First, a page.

The Power of Physical Touch

Oh, hugging. When it starts to get colder outside, doesn’t everyone want to have someone to hug to keep warmer, or snuggle up next to inside? Well, almost everyone.

Some people love it. Some people can’t handle it. For others, it’s okay with select special people in their lives only. Here again, I am referring back to my previous post on making art and expanding upon one of the phrases I thought of after writing the poem published there. And in my Thanksgiving post, I mentioned that I once disliked being hugged, and promised to say more on this topic.

What’s the big deal about hugging? Why does cuddle therapy exist? Why was the hug machine (aka hug box or squeeze machine) invented? Why would two people have a four minute hug? And why do you see people on college campuses or in busy public places holding signs offering free hugs?

Alright, first, here’s a bit of my story. My mom once told me that when I was a young child and got hurt, perhaps running in from outside because I’d scraped my knee, I preferred to hug my stuffed cat, and shied away from her offer to hold me. Usually, however, I was okay with family giving me brief hugs, but beyond that, I was highly uncomfortable with someone I wasn’t close to reaching out for a squeeze. If anyone attempted this, I tensed up with hands stiff at my sides, a nervous soldier at attention. Thankfully I’ve had several turning points since then.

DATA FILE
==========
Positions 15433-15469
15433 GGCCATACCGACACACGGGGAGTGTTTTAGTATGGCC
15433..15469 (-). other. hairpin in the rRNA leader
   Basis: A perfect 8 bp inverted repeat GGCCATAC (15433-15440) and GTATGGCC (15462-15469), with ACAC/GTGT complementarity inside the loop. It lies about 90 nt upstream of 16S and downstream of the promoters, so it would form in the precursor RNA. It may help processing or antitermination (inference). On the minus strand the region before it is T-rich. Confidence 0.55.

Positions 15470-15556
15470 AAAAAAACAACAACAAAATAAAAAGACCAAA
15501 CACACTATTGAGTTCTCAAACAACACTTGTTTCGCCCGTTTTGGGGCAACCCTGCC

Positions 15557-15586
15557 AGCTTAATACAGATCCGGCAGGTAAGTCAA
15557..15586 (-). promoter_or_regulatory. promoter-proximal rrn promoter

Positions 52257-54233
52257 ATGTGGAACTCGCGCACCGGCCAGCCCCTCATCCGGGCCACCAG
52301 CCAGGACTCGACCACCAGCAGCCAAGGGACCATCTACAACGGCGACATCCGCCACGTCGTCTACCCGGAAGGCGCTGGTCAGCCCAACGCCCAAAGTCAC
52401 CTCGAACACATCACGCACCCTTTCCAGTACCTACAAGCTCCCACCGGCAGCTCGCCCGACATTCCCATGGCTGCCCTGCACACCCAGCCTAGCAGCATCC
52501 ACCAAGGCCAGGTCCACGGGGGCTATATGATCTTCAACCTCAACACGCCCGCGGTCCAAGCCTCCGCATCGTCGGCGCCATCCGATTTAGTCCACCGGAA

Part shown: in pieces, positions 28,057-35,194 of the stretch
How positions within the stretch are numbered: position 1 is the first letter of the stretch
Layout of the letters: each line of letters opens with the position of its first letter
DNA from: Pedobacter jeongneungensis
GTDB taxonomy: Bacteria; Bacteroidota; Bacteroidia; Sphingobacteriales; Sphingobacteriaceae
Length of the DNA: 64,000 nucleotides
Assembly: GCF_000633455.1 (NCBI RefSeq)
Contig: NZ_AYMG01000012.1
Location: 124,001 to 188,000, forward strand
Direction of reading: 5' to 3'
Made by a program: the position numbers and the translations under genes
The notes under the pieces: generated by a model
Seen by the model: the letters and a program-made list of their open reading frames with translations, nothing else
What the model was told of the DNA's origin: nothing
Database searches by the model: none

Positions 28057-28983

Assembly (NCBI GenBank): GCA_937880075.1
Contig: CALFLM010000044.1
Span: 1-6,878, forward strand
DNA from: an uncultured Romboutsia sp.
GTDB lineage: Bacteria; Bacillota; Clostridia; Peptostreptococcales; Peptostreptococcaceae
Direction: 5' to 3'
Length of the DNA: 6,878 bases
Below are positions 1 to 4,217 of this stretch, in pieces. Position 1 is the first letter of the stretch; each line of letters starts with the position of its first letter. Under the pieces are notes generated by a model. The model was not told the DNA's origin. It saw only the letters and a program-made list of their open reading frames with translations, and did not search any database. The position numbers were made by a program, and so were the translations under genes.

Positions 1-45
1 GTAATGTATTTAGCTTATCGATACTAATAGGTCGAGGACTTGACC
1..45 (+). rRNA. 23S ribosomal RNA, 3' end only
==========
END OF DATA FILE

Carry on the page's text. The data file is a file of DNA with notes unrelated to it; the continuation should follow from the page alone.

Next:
The first I recall was during a church youth camp. We did an activity blindfolded and at the end while I was still wearing my bandanna, one of my leaders hugged me. I was a bit caught off guard, but as she didn’t let me go for several long moments, I eventually raised my arms and hugged her back. I didn’t particularly enjoy the experience, but I didn’t want her to think I didn’t love and appreciate her. I believe after this point I started accepting more hugs and in high school if I’d built enough of a connection to a person emotionally first, I started enjoying being hugged.

When I was around 16, I even started initiating a few hugs. Wow, let me tell you that was a big step. When looking around at couples in school holding each other I thought, “Hmm, that looks nice.” I still very much appreciated my own space. One of my brothers loved to tease me by sitting very close and touching me. He received my invariable response of leaning away and telling him firmly to get out of my bubble.

My mom sometimes made comments like, “How are you ever going to marry if you’re like that?” Cue my best eye roll. It’d be different with someone I loved of course. Why? I realized I was comfortable with being touched by someone and maybe even touching them (I can’t say why that’s harder than the former for me) if we had first formed a deep enough emotional connection. It was very important that that came first. With dating experience later, my thoughts were confirmed. With an increase in emotional intimacy, an increase in physical intimacy was allowable and even desired. But they had to go hand in hand, with emotional intimacy first, or any kind of touching beyond, say, a high five was a no go. I attribute this mostly to my introversion, and I don’t think it’s a bad thing.

But why hug? Hugging for at least 20 seconds releases oxytocin, the bonding hormone. Hugging helps build trust, connection, calm fear, keep you healthier, even lower blood pressure! We can communicate through touch in ways we can’t with words. Even more good reasons to hug are expanded upon here: Benefits of Hugging. It can just feel really good!